Coaches trained in MI help clients find this clarity, by exploring their feelings, identifying their strengths and resources, and building confidence and self-efficacy.
The spirit of MI
MI is not just a set of steps to follow but a mindset and approach to working with people that emphasizes listening and understanding, rather than giving advice.
Although MI consists of a number of techniques (like reflecting, asking open-ended questions, and affirming), there’s a deeper layer that Miller and Rollnick call ‘the spirit of MI’.
The spirit of MI is about respecting the autonomy and self-determination of the client, acknowledging that they are the experts in their own lives, and working collaboratively with them to find solutions that are meaningful and relevant to their unique circumstances.
Not taking these into account results in this ‘advice-culture’ that so many people unconsciously follow. Slinging advice left and right without consideration for the person on the other end. But how to break the habit?
In practical terms, apart from using silence, reflective statements and open-ended questions (‘doing skills’, which I wrote about here), MI also offers a number of ‘being skills’ for approaching conversations and improving your listening.
Be present: Give your full attention to the client and try to tune out distractions.
Listen to understand: This will help to set aside the preconceived notions you have about the client or their situation.
Avoid judgment: Getting curious will help you ease your judgments or assumptions about the client's behavior or values.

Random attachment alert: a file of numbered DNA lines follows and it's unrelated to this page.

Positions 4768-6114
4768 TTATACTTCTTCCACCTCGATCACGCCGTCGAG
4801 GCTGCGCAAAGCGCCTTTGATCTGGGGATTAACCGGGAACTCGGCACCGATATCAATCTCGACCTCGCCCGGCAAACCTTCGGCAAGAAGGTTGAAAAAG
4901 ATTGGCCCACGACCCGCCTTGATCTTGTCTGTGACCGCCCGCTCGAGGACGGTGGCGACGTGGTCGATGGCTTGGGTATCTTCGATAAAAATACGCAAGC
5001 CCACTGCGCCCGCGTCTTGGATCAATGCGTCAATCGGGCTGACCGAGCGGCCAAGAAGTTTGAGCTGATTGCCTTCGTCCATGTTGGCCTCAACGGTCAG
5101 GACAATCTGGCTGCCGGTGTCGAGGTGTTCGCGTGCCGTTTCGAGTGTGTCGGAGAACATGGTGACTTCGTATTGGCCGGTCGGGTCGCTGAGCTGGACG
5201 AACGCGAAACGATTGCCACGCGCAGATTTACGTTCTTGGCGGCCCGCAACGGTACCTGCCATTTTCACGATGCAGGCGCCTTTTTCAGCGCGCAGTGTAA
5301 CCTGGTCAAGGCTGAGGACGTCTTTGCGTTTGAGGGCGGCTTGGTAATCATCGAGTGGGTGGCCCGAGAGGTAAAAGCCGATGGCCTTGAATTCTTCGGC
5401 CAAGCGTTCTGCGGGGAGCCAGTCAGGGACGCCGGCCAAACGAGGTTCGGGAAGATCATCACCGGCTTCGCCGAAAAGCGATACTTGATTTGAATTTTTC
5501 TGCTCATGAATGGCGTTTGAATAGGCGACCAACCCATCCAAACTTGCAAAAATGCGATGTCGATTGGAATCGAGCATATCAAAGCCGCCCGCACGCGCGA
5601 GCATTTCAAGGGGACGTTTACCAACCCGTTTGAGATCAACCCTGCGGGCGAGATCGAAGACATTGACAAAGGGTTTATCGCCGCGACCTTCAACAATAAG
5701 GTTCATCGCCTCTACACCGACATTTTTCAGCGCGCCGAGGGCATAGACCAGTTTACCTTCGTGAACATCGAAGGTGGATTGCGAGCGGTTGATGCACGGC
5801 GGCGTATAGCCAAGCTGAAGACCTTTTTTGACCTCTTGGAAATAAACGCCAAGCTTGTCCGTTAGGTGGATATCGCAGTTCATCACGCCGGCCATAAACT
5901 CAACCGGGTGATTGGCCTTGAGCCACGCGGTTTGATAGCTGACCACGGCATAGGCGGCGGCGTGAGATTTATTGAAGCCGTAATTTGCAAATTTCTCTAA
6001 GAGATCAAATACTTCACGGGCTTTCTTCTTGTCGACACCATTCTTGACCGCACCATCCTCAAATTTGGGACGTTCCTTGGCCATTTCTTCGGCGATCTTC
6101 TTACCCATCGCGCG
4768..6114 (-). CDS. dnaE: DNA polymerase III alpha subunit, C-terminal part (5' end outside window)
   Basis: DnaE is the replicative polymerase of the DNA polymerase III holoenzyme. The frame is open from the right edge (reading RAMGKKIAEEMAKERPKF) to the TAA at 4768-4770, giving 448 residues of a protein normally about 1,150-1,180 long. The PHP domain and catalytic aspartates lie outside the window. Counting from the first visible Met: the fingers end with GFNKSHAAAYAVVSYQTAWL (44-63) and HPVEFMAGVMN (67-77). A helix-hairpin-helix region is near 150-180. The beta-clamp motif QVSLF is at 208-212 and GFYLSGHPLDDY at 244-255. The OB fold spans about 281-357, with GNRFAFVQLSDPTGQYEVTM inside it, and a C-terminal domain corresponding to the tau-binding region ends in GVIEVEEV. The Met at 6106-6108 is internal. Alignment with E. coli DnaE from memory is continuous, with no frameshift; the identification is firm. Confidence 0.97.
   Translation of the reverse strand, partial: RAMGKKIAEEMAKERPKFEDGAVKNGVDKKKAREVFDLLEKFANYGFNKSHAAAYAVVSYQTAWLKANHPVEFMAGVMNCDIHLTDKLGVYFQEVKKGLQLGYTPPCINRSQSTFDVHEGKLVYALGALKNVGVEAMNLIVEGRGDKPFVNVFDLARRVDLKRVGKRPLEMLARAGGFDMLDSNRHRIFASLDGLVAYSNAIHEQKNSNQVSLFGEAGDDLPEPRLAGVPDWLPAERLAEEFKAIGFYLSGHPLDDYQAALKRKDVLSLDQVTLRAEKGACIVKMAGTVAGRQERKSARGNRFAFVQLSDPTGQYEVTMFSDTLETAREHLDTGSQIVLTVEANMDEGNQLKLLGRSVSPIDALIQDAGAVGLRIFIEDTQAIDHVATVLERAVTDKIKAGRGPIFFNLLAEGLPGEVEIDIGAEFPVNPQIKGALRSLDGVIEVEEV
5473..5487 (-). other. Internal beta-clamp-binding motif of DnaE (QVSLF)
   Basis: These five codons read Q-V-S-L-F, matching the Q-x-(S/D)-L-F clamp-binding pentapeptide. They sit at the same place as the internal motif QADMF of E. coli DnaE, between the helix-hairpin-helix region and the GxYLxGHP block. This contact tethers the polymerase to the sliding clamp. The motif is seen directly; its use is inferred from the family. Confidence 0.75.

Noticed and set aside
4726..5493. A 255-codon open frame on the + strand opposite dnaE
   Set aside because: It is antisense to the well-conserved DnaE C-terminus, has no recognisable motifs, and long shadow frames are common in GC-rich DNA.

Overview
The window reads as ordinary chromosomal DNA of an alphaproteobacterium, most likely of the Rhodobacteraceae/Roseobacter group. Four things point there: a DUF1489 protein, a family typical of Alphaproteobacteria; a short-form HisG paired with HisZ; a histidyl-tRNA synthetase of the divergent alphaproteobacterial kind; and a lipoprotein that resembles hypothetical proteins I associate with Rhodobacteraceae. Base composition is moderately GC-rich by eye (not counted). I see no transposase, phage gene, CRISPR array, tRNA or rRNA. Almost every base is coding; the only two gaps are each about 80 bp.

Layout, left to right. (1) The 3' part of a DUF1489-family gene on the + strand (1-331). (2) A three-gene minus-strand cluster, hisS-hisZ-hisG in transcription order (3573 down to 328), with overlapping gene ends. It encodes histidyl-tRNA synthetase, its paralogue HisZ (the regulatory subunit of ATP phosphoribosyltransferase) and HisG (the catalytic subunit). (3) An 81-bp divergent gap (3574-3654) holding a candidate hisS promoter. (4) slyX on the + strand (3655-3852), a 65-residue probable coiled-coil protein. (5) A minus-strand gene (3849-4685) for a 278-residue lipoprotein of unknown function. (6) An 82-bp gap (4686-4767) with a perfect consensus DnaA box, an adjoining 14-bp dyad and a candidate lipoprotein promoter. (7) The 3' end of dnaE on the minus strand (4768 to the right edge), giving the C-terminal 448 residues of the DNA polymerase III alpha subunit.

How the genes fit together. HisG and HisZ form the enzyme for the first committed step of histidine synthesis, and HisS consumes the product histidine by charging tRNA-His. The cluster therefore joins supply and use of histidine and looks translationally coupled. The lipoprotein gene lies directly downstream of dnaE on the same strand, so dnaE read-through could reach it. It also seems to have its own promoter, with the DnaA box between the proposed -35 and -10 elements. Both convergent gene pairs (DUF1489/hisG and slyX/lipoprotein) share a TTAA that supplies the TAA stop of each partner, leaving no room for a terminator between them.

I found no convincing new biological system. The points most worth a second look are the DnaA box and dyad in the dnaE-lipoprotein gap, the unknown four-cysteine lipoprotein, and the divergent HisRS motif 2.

I like the following anecdote from the book ‘Motivational Interviewing’ by Miller and Rollnick. It illuminates the difference in attitude and what a big difference it can make:
A therapist had been working with a client who had a drinking problem. The therapist had been trying to convince the client to stop drinking for several sessions, but the client was resistant and defensive. At a certain point the therapist asked the client, "What's good about drinking?" After being surprised by the question, the client opened up and talked about the positive aspects of drinking, things like the social aspect and stress relief. This led the way for the therapist and the client to work together to explore other ways of meeting those needs that did not involve alcohol.
I’m a coach, but I’m also a listening skills teacher. Because I believe that everybody needs these skills, not just coaches.
Whether you’re a coach or not, getting familiar with this set of conversation techniques, and the spirit behind them, will strengthen the relationship you have with the people in your life.
Because, maybe for the first time, you’ll be able to actually listen to them.
Wonderful Rik. The spirit of MI is a powerful embrace for the practitioner and the receiver. It’s sitting with them in their boat with their hand on the tiller, and gently placing your hand on theirs to help guide them through choppy waters. They set the destination. And as practitioners we help them set the direction, and navigate to get there.
Really great post Rik. I especially like the bit about “Often what seems like a lack of motivation isn’t a lack of willpower, but simply a lack of clarity.” Sometimes a solution to someone else’s problem seems so obvious to me, but in moments like that, the best thing I can do is listen, reflect, and perhaps seek to add clarity. Thanks for putting this out there!